Dave Henderson

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About Dave Henderson

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  • Birthday 04/02/1931

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  1. Dave Henderson

    1934 Nash Big 6 $4500

    It's a '35.
  2. Dave Henderson

    1936 Cord 810 Beverly

    And what I didn't see in the ad is that it is a more rare Armchair Beverly. Cord sedans including this one seem woefully under priced to me. I recall assisting Sid to obtain an early aluminum engine pan for it. Sid was the author of the ACD Club transmission manual.
  3. Dave Henderson


    Cord parts cars became such for good reasons, like major mechanical failures of the transmission being perhaps the most likely, then engine, then damage and rust to the body. Transmissions were of a weak original design, and the engines have paper thin heads and side walls, and are also prone to sometimes fatal internal rusting. Parts cars often have had the goodies already stripped off, sometimes to put another parts car back together. Accordingly, you might just end up with a hopelessly rusted hulk (that could look ok in pictures) with an engine and transmission in a pitiful state to boot. On the other hand, you might come out better by procuring an engine and trans alone for around the same money. Condition would be the major focal point in the transaction, and you wouldn't be saddled with all the leftover iron and tin. But you could bury yourself either way! Cord owners historically have accumulated spares, but that was mostly back in the day a generation or so ago when they were available, even in junkyards, and were inexpensive. Lots of salted away critical parts, especially tranny's, have long been used up. I copped a parts car back in the dark ages, 1952, for the princely sum of $45, and since it was running when wrecked, the drive line was in good condition. Slim to non existent chance to duplicate that today. I wish you good fortune in resolving your Cord dilemma.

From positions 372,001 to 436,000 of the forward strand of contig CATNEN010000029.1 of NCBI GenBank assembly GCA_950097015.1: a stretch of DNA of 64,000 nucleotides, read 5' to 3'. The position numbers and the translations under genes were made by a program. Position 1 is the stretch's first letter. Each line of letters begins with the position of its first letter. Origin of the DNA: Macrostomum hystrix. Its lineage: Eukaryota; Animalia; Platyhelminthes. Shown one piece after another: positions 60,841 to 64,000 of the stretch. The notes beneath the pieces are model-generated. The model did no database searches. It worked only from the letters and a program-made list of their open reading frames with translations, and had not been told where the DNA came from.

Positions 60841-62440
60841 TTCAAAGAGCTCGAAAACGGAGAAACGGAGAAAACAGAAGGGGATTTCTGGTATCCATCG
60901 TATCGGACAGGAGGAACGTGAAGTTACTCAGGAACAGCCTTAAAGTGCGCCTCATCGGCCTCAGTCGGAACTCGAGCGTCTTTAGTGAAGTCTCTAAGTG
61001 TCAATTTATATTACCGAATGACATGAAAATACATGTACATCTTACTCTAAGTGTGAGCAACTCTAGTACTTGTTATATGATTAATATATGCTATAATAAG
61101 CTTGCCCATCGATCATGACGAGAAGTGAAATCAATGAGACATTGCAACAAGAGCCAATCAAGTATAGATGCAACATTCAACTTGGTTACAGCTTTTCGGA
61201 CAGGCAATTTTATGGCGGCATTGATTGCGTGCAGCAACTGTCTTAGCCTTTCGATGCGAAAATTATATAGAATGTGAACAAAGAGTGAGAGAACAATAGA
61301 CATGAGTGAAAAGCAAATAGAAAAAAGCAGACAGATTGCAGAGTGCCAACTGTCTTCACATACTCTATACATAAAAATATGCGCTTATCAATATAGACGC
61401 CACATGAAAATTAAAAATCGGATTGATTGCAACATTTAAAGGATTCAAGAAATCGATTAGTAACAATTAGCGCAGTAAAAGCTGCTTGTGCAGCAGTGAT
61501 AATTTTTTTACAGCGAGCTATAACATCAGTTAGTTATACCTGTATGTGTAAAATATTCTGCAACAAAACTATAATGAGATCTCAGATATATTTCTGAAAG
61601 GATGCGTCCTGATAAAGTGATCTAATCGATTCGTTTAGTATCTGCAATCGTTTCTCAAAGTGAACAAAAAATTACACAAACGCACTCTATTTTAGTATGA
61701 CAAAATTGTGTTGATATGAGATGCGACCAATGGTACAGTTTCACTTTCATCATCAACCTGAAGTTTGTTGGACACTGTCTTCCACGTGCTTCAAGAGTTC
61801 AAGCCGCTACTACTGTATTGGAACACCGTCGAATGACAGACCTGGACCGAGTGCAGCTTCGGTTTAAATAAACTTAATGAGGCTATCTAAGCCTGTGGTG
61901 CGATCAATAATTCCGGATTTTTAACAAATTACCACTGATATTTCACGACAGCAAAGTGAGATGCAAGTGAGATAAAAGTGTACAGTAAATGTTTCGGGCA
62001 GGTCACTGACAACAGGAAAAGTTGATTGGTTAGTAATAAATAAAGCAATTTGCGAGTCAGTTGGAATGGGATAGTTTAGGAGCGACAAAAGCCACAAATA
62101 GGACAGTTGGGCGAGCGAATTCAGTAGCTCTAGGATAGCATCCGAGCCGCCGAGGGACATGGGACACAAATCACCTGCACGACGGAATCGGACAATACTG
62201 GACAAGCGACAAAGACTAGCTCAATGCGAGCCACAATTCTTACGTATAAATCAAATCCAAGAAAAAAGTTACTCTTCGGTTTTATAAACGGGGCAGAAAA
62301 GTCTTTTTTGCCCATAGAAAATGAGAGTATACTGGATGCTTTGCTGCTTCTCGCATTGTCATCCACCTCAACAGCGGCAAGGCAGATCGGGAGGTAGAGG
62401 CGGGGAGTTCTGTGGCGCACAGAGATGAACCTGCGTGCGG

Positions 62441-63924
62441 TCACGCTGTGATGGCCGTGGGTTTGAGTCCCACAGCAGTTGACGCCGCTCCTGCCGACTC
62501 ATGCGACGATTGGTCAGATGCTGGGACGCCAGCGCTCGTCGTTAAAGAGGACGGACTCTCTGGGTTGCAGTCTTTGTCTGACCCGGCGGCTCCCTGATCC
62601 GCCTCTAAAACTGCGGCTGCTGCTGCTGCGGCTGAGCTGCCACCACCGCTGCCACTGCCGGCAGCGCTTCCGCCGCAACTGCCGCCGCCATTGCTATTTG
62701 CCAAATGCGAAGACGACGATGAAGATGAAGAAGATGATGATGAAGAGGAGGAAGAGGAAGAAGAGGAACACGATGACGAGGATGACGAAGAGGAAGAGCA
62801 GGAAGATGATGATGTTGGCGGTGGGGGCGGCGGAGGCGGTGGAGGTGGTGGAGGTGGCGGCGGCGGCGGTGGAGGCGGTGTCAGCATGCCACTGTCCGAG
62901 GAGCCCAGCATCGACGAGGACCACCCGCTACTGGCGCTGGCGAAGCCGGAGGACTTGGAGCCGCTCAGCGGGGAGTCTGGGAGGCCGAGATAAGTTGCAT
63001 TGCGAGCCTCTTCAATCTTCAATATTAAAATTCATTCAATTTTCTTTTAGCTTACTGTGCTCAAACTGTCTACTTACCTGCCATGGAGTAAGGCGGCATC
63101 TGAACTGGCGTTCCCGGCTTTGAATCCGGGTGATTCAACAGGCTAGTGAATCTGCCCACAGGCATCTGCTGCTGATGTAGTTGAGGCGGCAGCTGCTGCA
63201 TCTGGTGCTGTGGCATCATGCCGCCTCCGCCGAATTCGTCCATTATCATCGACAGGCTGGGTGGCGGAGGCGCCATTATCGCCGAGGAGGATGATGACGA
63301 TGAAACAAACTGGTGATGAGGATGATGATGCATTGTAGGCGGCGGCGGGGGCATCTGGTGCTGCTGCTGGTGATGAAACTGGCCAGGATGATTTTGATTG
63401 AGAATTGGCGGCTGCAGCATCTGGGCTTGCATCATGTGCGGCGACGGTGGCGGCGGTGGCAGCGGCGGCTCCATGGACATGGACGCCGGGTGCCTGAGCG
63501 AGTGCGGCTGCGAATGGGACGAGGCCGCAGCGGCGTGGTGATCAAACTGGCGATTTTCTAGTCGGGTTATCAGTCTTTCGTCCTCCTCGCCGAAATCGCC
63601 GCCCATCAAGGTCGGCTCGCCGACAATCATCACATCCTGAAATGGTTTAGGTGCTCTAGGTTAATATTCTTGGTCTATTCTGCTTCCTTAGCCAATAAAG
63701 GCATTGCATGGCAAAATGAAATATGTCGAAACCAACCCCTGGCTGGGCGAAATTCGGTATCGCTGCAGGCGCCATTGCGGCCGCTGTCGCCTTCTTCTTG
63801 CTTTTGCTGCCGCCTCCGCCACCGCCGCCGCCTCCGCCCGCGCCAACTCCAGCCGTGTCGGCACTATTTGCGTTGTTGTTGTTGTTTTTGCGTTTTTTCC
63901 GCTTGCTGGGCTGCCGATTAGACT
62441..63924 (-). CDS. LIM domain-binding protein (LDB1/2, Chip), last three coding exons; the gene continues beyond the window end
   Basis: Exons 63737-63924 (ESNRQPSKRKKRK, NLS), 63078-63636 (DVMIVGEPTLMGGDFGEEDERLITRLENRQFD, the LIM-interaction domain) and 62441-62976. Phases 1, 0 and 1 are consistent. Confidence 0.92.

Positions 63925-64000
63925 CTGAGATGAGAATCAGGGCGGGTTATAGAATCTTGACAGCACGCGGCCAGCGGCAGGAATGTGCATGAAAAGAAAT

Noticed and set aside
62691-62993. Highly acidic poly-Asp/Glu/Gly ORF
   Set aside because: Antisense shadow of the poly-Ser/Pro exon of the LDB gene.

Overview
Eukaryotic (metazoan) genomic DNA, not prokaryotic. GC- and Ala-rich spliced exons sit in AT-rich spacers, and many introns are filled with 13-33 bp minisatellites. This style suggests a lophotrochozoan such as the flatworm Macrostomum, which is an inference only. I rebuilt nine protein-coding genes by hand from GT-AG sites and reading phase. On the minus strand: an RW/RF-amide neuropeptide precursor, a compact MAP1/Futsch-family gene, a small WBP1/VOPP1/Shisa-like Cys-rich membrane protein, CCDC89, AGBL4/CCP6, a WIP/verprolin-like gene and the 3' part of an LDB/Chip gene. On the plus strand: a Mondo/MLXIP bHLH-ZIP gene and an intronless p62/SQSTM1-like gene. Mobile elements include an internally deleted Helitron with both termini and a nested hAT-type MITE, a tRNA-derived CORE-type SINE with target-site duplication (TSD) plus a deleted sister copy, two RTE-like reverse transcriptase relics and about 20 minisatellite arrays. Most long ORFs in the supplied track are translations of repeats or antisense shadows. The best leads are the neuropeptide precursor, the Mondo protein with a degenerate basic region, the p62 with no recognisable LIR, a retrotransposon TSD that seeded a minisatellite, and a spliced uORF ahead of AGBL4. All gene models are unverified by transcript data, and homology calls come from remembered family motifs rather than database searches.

4. Dave Henderson

    What to do with beautiful original tires - 27 years old

    Earl, The oil used with R12 refrigerant is different than what is used with R134. I had concerns about that when I planned to convert my '93 LeSabre from 12 to 134, but found that even though it came with R12, GM was anticipating future changes to R134, so they put an oil acceptable to either refrigerants in the "93's. Prior to '93 GM may not have done that, so unless you can find out for sure if your '91 had the newer "universal" oil (compatible to both refrigerants), it seems it would be wise to do a complete oil change. Good luck, you found a cream puff!
  5. Dave Henderson

    What car is in this photo ?

    One thing that IS off is the location of the bumperettes. But Keiser's picture shows there is a bolt hole where the mystery car's ones are. It appears they could go in either place. Possibly they were relocated on the mystery car to make better access to the trunk. The rear window looks right, and If I strain I believe I see the fender's stamped lines.
  6. Dave Henderson

    ID on these two

    Those "whitewalls" on the Dodge aren't the tires. Some early postwar Mopars had white metal discs attached to the wheels, they are what is on the subject car.
  7. Dave Henderson

    What car is in this photo ?